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Outdoor Classroom Day 2021: UKSA is passionate about growing the accessibility of outdoor learning

Published on: 04 November 2021

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Today 4 November marks Outdoor Classroom Day, a global movement to inspire and celebrate outdoor play and learning, at home and at school. Children are spending less time outdoors than ever before and this is affecting their health, wellbeing and development. Time outdoors – on Outdoor Classroom Day and every day – will make children happier and healthier, as well as equipping them with the skills they need for life.


UKSA, based in Cowes on the Isle of Wight offers young people of all abilities activities where they can learn skills for life in an aspirational and safe environment. Its bespoke programmes are designed to build confidence and encourage teamwork using watersports and the great outdoors as a catalyst for positive outcomes. The charity is passionate about increasing the accessibility of outdoor learning and provides funding for children and young people who wouldn’t otherwise be able to access their programmes. Since January 2021, UKSA has welcomed 1,616 pupils for school and group residential trips, 44 percent of these were funded. 


Ben Willows, CEO of UKSA, comments: “At UKSA, we inspire young people to broaden their horizons through our life-enhancing water-based adventures, education and training. We know that many children and young people are missing out on life-changing opportunities because schools, local authorities and parents simply can’t afford to pay for them. The fragility of these young peoples’ mental health is exacerbated by a reliance on isolating social media ‘screen time’, which has been made worse due to the pandemic. Our outdoor learning programmes on the water are the antithesis to this. One student recently told us this about their time with us; “I learnt that I could push myself to the limits and do anything if I put my mind to it”. This is why outdoor learning is so important.” 


He continues: “Our visiting students take part in water-based programmes designed to increase their leadership and life skills. What’s more, for many of the young people, this is the first chance they have to get out on the water and the first time they have been away from home. Our Test the Water programme offers every year 6 child from the Isle of Wight the opportunity to come to UKSA for a half day adventure on the water, completely funded by our generous supporters. This year, we have also offered the opportunity to all year 7 students on the Island, who missed out due to the pandemic. In total to date, we have welcomed 2,114 children to the programme. We are so proud to be able to offer such an array of outdoor learning.”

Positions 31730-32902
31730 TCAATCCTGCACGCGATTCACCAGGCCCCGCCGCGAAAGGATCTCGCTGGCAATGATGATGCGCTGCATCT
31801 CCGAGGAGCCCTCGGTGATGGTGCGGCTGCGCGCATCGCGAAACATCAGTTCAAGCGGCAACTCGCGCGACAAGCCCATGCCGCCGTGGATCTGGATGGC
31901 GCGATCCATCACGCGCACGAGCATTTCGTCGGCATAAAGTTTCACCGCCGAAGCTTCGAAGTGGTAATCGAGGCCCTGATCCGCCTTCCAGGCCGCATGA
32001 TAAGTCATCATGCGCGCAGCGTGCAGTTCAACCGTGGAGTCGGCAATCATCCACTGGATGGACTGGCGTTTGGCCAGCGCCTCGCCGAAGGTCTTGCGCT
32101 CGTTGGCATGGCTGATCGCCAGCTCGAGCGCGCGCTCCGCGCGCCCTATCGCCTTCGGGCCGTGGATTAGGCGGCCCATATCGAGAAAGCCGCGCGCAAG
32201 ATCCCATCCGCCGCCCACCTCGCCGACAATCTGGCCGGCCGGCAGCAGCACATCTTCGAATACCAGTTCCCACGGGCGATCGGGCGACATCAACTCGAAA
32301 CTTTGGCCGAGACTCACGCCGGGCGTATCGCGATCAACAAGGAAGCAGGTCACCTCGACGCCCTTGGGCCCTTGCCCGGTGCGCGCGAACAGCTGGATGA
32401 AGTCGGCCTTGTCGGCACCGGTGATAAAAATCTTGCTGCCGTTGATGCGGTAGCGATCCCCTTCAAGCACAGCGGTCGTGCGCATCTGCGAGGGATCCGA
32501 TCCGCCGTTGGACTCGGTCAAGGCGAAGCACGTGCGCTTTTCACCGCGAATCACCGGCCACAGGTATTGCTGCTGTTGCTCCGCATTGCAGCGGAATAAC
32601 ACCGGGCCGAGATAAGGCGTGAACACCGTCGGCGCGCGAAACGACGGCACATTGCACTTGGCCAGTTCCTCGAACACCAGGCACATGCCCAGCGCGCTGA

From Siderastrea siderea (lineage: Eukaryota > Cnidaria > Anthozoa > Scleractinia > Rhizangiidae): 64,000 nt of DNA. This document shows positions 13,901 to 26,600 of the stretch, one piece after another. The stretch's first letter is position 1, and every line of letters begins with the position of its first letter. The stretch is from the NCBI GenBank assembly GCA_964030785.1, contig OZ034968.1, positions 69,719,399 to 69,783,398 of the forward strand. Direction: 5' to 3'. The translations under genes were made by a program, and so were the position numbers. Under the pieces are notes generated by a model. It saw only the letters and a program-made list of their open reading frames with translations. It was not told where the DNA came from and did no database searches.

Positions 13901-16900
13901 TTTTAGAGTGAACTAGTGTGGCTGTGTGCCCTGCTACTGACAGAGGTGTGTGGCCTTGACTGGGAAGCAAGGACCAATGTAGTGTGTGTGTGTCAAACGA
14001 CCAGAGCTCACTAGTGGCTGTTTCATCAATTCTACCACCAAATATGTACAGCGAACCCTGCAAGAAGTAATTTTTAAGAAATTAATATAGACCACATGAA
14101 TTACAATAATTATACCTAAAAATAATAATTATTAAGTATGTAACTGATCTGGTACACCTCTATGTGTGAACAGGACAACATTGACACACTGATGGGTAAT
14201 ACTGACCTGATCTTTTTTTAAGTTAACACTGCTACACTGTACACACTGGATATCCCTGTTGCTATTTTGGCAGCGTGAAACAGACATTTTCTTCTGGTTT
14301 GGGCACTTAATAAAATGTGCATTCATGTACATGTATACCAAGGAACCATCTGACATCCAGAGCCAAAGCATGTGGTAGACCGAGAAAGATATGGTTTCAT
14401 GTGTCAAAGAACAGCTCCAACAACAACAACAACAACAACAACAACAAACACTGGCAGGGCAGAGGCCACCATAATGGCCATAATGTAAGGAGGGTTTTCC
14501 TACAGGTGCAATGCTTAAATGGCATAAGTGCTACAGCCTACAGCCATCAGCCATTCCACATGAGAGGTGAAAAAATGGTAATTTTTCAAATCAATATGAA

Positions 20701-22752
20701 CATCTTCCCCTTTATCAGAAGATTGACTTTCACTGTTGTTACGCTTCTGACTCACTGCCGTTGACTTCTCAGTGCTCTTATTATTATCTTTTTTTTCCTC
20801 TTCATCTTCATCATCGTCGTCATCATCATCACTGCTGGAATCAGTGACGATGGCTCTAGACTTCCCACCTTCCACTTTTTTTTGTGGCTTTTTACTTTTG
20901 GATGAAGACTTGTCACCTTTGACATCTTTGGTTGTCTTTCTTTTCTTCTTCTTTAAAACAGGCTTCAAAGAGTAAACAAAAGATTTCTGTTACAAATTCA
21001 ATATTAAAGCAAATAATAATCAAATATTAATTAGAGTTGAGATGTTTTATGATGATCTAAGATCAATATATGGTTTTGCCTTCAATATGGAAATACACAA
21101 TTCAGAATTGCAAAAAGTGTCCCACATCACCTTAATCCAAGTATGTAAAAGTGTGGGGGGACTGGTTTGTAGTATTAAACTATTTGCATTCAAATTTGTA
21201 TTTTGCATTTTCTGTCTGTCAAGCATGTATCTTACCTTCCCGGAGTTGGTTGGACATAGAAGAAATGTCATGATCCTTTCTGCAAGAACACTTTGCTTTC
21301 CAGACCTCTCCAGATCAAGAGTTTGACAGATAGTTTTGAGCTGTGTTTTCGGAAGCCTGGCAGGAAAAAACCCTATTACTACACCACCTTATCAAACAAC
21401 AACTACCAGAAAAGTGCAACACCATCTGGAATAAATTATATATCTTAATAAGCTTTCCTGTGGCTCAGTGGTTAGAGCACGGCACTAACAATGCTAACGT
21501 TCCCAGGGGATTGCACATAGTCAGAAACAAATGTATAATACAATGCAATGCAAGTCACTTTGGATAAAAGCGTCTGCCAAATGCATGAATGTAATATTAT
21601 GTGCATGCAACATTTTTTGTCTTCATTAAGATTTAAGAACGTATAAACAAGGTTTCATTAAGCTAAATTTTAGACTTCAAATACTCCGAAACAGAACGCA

Outdoor Classroom Day’s official report into outdoor learning and play at schools around the world reports getting outdoors connects us to the places we live and the environments we will want to protect. It is said environmental stewardship and connection with place is strongly related to the amount of time we are immersed in nature as children. 


It also states getting outdoors results in better learning outcomes, across the board including creating improvements across all academic disciplines and helping with problem-solving and enthusiasm for learning. It can also contribute to improved test scores and grade averages. Of course, outdoor play gets children more active at a time when children everywhere are leading significantly less active lives than children a generation ago and this inactivity has health implications.


The report finally cites the boost to mental health time spent outdoors gives. With research from around the world pointing to the ability of nature to restore our sense of wellbeing.  Children feel better and perform better after they have been outdoors. Getting outdoors helps children feel calmer, helps process their day and builds the holy grail of capabilities: resilience. 

 

UKSA aims to continue to grow their outdoor learning opportunities for children and young people, especially those from disadvantaged backgrounds. For more information and to donate towards their important work, you can visit their website at www.uksa.org